First in a series on Romans 15:1-3
“We then who are strong ought to bear with the scruples of the weak, and not to please ourselves” (Romans 15:1).
Adding to his discussion of being a positive influence on those whose faith is weak, the Apostle Paul here takes the situation a step further: he teaches we must forego participating in matters of liberty that the weak have scruples against.
Those who are strong are those who know better than to confuse liberty with law—specifically, in this context, they know that eating meat is not a sin. The weak are those who don’t have this knowledge—they are unnecessarily scrupulous when it comes to such matters of liberty.
Rather than pleasing ourselves by indulging in a matter of liberty, we must give it up if it will lead our fellow Christians to sin. We must understand this teaching is only about matters of liberty: we can never violate law because of the objection of another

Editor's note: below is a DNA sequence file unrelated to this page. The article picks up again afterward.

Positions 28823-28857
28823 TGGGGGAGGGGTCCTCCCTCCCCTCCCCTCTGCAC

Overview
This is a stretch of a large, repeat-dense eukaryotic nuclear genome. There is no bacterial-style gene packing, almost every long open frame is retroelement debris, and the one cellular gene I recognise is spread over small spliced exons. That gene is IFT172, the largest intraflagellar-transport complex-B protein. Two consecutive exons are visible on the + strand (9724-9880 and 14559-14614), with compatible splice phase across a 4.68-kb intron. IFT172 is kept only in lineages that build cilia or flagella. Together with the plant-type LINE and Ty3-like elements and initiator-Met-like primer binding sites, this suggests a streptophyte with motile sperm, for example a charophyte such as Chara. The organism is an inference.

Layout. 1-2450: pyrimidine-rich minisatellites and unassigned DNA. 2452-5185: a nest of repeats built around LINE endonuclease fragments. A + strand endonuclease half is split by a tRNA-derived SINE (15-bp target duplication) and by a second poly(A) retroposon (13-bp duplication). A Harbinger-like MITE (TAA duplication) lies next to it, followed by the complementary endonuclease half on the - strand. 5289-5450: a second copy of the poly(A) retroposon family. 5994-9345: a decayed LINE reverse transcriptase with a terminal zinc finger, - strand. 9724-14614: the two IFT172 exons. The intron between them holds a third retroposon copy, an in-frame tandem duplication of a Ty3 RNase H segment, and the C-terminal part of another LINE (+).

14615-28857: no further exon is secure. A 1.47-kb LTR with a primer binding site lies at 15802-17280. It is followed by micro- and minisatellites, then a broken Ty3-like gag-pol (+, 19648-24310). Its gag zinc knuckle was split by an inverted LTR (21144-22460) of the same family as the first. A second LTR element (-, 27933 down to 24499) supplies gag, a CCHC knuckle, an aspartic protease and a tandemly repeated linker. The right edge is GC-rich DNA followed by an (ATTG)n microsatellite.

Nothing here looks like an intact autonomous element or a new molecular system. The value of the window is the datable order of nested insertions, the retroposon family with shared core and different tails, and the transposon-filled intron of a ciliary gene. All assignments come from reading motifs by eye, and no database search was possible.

“To do evil is like sport to a fool,
But a man of understanding has wisdom” (Proverbs 10:23)
Contextually, this proverb is talking about religion—it is a discussion of the difference between a person who delights in living his life in sinful ways and one who realizes the value and pleasure of living a godly life.
The foolish person not only thrives on indulging in evil activities but also boasts about it and makes light of those who try to correct him, actually making a laughing matter out of sin.
A person of wisdom, on the other hand, makes life decisions in accordance with God’s word. He realizes the lasting value of those decisions in eternity as well as the wholesome quality they bring to the present life.